Deeply traumatized by her mother’s rape and death at the hands of the Romans, she initially refuses to peer beneath her husband’s exterior but Claudius’s gentle and respectful treatment of her is the catalyst that turns their marriage from a political agreement to a genuine bond of love and sensuality.

In a parallel fashion, the reader follows the progress of another couple as well, that of Brettix, the mighty warrior of the Iceni and brother to Bronwen, and Lucia, the young daughter of General Scipio. Captured as a slave on the battlefield during an uprising against the Romans, Brettix arranges with the slave trader to be sold as a horse trainer to Lucia so as to observe the comings and goings of the General and collect all the information he can get regarding the Romans.

But just like with his sister, things don’t go according to plan for Brettix either and he ends up getting much more than he had hoped for. Initially thinking of Lucia as a means to serve his cause, the more he spends time with her, the more attached he becomes for, although, spoiled, Lucia proves herself a woman of strong will and caring disposition. And what starts out as a self-serving deal soon develops into something deeper and much more meaningful, even though completely unexpected.

An important theme of the novel is that of moral ambiguity with various characters remarking how similar in some aspects the two cultures are, therefore highlighting the hypocrisy of the colonial perspective. Boundaries become blurred, and people respond with a sort of pathos and personal code that renders it impossible to strictly characterize them as either good or bad.

That is best evident with Claudius and Bronwen as when things escalate and the treaty between the two parties is considered null and void, both become victims of a tremendous inner conflict, torn between duty and love until they get to enjoy their happy ending after their much anguished tribulation.

The Lion and the Lark is a beautiful and moving novel that sweeps the reader into a world where the individual rises from the collective as a powerful and intricate force, preconceptions crumble, right and wrong becomes an elusive matter and the human factor takes central stage.

 

 

 

 

 

The Nine Priestesses of the Isle of Sena in Brittany

Cults, rituals, divinities, worship, mysticism. Religion in fiction, especially in the fantastic, has always held an irresistible fascination for me. My own mythic fantasy novel, currently titled The Fruit of Passion, couldn’t be an exception of course. Trying to trace the origins of the solar goddess my main characters worship in their homeland, the isle of Rumia, my mind immediately drifted to the ancient tales of classical Roman and Greek writers who, in their recordings of the ancient Celts, spoke of the doctrines and teachings of the Druids.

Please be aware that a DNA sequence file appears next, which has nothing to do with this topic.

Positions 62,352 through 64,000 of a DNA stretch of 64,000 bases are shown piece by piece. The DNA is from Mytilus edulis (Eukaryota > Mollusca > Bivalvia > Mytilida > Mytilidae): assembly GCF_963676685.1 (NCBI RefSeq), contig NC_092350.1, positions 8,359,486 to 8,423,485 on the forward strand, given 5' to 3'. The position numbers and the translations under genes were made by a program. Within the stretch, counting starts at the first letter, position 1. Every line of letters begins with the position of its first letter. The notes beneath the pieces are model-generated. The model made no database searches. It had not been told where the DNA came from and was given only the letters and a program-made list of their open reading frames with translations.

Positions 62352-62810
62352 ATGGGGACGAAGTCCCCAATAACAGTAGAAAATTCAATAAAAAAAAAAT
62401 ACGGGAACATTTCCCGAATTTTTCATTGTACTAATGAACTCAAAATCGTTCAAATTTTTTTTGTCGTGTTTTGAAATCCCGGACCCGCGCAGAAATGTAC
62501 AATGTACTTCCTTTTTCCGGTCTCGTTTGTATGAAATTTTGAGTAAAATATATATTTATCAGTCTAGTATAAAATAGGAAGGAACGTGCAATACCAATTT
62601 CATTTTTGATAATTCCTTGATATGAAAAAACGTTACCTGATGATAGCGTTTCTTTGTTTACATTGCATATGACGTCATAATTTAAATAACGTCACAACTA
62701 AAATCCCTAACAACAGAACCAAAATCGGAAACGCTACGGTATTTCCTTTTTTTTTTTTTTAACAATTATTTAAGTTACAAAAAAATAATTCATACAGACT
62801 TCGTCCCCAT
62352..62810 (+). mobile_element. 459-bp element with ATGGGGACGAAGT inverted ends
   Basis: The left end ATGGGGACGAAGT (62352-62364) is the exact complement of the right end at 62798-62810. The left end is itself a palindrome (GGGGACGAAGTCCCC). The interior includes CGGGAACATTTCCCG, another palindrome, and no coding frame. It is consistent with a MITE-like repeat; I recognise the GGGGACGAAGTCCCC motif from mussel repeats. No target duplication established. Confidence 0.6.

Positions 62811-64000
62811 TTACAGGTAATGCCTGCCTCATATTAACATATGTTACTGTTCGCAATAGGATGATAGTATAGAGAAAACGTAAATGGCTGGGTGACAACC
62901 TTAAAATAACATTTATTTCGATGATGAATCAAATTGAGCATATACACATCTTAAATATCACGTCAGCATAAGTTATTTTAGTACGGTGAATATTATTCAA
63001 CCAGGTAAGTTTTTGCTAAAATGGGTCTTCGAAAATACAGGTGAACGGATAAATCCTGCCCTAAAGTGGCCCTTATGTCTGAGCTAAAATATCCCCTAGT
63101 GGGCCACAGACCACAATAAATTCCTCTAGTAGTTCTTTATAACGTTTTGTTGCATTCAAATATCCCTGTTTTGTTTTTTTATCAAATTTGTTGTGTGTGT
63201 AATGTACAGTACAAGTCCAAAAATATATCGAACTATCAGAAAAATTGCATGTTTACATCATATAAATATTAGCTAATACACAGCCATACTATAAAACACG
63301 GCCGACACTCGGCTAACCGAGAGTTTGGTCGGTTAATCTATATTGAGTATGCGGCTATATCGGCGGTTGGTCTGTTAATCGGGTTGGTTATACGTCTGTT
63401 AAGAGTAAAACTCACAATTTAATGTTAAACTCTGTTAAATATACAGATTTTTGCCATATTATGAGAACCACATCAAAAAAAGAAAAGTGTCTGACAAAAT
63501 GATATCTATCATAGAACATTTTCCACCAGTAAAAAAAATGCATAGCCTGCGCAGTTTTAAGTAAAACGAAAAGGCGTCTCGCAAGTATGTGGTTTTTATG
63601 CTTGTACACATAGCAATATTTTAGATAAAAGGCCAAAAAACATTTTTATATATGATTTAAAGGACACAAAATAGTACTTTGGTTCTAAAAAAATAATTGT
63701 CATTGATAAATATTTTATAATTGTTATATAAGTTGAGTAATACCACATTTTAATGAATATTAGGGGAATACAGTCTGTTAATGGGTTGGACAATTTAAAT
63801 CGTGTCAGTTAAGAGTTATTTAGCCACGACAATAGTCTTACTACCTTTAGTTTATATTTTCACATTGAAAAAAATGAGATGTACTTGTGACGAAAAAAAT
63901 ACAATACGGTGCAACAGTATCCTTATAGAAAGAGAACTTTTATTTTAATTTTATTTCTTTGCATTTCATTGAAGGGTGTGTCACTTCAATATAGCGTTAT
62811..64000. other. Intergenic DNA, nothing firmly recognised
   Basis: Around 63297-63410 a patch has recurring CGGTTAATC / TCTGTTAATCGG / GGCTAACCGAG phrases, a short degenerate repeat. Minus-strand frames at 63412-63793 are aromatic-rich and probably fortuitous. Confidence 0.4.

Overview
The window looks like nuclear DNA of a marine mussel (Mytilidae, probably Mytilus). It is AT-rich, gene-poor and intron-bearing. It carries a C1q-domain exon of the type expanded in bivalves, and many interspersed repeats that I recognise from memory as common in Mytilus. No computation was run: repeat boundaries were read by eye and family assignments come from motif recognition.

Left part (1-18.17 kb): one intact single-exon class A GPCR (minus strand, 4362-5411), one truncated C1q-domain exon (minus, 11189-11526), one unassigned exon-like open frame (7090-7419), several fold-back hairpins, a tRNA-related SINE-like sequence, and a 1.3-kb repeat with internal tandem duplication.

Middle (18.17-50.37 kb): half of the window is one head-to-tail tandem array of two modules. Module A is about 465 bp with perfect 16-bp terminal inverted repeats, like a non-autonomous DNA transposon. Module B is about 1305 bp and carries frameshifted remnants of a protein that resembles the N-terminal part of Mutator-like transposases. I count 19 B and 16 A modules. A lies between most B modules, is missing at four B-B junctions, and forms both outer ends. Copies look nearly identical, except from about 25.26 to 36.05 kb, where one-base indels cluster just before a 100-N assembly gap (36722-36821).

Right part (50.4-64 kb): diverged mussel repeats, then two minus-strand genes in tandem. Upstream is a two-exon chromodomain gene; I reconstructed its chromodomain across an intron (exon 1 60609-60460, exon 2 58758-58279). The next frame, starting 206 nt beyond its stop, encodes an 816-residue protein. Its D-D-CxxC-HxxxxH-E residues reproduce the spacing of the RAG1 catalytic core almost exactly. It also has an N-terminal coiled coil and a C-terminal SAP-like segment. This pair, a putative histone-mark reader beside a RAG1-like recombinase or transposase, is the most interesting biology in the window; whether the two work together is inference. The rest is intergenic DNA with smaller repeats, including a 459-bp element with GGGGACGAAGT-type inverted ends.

My novel being heavily influenced by the Celtic tradition and the world of the stories contained in the Mabinogion, I thought it would be a great opportunity to take advantage of such recordings, especially one that refers to the nine priestesses who lived in isolation in the isle of Sena in Brittany. Tradition has portrayed them as Druidesses, strong in shapeshifting, healing and controlling the elements.

The following blogpost offers insight into who these mysterious women were and what their role upon the isle was.

Celtic Mythology

The nine priestesses, or druidesses, of the Isle of Sena were known in the legends of the Celts in Brittany as the Gallizenae. The Isle du Sein, or the Isle of Sena, was a small island off the west coast of France.

The maidens venerated a god of prophecy at a shrine on the island. They were renowned for their supernatural powers as seers and healers.

Pomponius Mela was a Roman chronicler during the first century AD. He mentioned the nine priestesses of the Isle of Sena in his literary works.

The nine virgin priestesses worshipped a Gallic god of prophecy in a temple on the island. They were famous for using their magical powers to shape-shift into animals and raise great storms at sea at will.

The nine priestesses of the Isle of Sena were also healers and prophetesses. Their supernatural gifts healed ailments and diseases which were thought…